QUOTE(frannyglass @ May 6 2004, 12:53 PM)
yikes. where did you hear that, Matt?
I'd like to think it's just a rumor, but here's where I'm getting my thoughts:
1) On the Sam Phillips message board/discussion group at MSN, someone posted the following, after much speculation about Sam & T Bone's marital status:
"Finally, I couldn't hold out any longer. I had to ask. It may have been rude, but she was so personable it just felt right. Here is exactly how the conversation went:
Me: So, can I ask the question? (she smiled and nodded). Are you and T-Bone split up?
Sam: (she delayed for a second and then smiled) We are for now.
Me: For now? I guess that means you arent accepting applications for marriage proposals? (Sam bent over laughing)
Sam: Well, we did file, but Im not sure where it is going from here.
She mentioned how she couldnt imagine them not staying friends and co-workers. She also said that he is in the studio creating his own CD finally and that if I didnt have his self titled CD/album I should go find it because it is amazing. We talked a bit about divorce and such and then wished each other well. And the evening was over. I know, I cant believe I asked her. And I cant believe I sort of proposed too. ? But it was so much fun getting her to laugh that hard."
And then there is the album itself, which is a devastating look at the demise of love and marriage... Here's what Jeffrey Overstreet had to say about it. This is a great review, but it's LOOONG... Read on if you're a fan and interested. He's a great writer/reviewer. You should check out the Arts & Faith Community at www.artsandfaith.com.
"A Boot and a Shoe" has broken my heart. I have listened to it once and cannot bring myself to listen to it again... not for a while.
The very last words sung on the album... not the last words on the lyric sheet, but the last words sung... sum up the album as a whole. You'll have to arrive there on your own; I won't say what it is here.
I sat and wept as the album came to a close. Sam's music affects me deeply every time I hear it... Something about her voice and writing gets to me more than anyone I've ever listened to... and consistently, for almost twenty years.
I had heard this was a more "playful" album. And I suppose in some ways that's true... Where Fan Dance was an album heavy with acoustic guitar, this album is her most percussive endeavor. The drums are quirky, unpredictable, and dominant.
But this is NOT 'part two of 'Fan Dance'' as I had heard. It is a focused, subtle, piercing expression of grief and loss at the distintegration of a relationship due to the forces of human desire and change. It is, in essence, about the collapse of a marriage. It has taken me back almost ten years to the most painful hours of my own life in a way that only poetry can, and yet it affirms things in the midst of that anguish with such eloquence and beauty and honesty that I realize I still have much to learn.
I am not going to spend time speculating about Sam herself, as her personal life is her own business. She'll have plenty of speculating journalists to contend with. But I cannot help but deal with what the songs reveal about The Singer... whether that is a character entirely concocted by Sam or if it is all about Sam herself (and how could there not be some overlap?)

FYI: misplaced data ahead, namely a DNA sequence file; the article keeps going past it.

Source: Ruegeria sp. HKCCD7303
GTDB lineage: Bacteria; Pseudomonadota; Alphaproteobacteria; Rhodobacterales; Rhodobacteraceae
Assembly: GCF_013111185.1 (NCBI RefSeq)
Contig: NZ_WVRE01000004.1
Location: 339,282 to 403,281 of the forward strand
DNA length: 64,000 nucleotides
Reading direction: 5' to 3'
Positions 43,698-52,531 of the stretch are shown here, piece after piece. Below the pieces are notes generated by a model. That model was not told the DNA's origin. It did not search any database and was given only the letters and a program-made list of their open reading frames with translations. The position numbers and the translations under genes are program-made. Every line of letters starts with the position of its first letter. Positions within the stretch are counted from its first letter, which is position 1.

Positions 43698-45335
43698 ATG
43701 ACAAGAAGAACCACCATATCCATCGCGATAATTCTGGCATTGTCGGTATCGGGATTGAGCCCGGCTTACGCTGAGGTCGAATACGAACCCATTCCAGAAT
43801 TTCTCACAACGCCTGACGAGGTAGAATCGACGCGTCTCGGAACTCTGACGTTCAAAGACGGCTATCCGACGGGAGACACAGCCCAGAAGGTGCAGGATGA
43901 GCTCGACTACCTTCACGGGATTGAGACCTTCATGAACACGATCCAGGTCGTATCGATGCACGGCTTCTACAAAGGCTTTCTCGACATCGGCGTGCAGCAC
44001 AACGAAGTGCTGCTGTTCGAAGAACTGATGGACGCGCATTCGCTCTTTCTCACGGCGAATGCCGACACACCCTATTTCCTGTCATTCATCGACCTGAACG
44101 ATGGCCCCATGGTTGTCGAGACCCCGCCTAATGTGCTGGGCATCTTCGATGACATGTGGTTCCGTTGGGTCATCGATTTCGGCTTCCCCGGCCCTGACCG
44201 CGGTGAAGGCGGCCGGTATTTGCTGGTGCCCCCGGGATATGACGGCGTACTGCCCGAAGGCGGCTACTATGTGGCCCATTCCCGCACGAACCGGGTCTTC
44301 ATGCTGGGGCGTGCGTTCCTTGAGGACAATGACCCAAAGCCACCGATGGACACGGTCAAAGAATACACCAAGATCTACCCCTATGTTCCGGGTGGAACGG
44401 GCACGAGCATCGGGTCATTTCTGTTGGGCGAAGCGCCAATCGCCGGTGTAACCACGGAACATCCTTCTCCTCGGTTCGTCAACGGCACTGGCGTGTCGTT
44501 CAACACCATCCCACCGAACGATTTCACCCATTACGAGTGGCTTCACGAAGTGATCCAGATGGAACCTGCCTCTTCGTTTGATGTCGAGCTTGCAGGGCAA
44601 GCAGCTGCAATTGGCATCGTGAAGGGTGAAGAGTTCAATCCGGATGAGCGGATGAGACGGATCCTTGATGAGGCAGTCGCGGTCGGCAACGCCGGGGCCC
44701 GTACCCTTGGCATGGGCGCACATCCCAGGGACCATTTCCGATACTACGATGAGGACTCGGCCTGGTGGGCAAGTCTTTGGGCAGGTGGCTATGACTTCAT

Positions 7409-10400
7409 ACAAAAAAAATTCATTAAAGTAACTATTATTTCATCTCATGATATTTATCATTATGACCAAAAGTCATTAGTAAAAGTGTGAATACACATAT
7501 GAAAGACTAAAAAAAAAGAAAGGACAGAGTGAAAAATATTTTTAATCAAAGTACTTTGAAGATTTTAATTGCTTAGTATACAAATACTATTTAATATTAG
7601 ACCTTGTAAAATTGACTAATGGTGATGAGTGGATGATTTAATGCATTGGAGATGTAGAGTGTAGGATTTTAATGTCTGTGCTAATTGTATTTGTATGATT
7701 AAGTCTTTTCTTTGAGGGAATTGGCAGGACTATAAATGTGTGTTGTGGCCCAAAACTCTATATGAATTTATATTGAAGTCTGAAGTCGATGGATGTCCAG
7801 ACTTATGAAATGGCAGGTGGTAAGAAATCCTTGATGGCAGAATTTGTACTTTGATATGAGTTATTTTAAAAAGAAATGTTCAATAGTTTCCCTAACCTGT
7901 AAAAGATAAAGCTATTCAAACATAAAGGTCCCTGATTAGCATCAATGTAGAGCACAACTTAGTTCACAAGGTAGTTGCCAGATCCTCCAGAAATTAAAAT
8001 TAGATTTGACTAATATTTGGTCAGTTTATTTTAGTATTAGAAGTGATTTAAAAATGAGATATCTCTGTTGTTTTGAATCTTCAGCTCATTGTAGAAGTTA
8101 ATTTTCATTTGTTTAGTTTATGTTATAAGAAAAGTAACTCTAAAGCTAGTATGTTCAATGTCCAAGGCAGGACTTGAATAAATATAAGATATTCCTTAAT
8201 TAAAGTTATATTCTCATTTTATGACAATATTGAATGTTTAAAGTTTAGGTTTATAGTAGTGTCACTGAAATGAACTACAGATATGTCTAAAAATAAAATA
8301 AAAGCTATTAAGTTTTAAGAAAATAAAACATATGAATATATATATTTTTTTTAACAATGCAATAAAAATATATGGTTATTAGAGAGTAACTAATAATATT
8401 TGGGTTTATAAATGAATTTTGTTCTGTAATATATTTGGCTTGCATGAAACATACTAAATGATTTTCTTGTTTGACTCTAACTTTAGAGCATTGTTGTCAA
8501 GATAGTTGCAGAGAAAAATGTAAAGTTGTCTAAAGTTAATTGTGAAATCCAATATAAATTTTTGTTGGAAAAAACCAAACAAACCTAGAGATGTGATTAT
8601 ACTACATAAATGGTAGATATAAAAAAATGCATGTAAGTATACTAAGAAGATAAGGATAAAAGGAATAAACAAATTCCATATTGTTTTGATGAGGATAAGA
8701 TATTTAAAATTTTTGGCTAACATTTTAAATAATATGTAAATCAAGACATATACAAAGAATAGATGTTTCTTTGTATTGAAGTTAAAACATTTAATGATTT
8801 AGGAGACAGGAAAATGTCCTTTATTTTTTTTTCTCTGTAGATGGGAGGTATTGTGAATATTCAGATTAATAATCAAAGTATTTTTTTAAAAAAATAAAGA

The Singer again and again addresses dealing with the loss... the departure of... the one she loves. This "other" has been drawn to someone else, through desire, and the implication is that this is not the first time it has happened. She addresses him about the origins of desire, and how "girls [go] looking for themselves in your eyes." (The Singer seems to be speaking from experience, thinking back on her young and naive and vulnerable time, wryly confessing about the time when was as she was swept away by her famous Muse. Again, I have to fight not to get specific in my speculation about what events these lines are referring to.) But while the lyrics are as honest as acid, as direct as surgery, they are also humble, wise beyond years. She's teetering on the edge between a chasm of despair and the wings that might carry her off "the edge of the world" (as she called it in her last album.) For me, the most frightening moment of the album is when she tells her partner and muse "When I go this time I don't think I'm coming back." There's a lot of ambiguity in just how far she's going to go when she leaves.
I cannot help but get personal when I think back on her career.
For the first time since The Turning, Sam is singing a whole album from a place of brokenness and need. When she released The Turning, she was stripping off the artifice of her Christian-pop career and revealing raw and aching spiritual need. Down, she hit the dirt and called out in a voice as raw as the most desperate psalms. T-Bone Burnett swept her up with all of his charm and talent and prowess, grace granting this honest and misunderstood Christian artist a chance to speak the truth on a much larger stage. At this time, I was waking up to the fakery of Christian music, the limitations, the inability to grapple with real pain, real doubt, real honesty. So as Leslie Phillips "turned" away from singing packaged songs to the choir and entered a phase of more personal and powerful writing, no matter who became uncomfortable, I was going right along, following her lead. (And the lead, of course, of U2, whose Joshua Tree almost seemed to be in dialogue with The Turning in its poetry about breaking away to where the streets have no name.)
When she returned as Sam Phillips with The Indescribable Wow, it was liberation, it was the freedom and exhilaration of singing about human things, human relationships, not the prescribed preach-and-praise of Christian music. She was free and it was a joy. At the same time, thanks to her music and others I had recently discovered, I was beginning to affirm that all subjects are sacred, all beauty is God's, all truth open for discussion.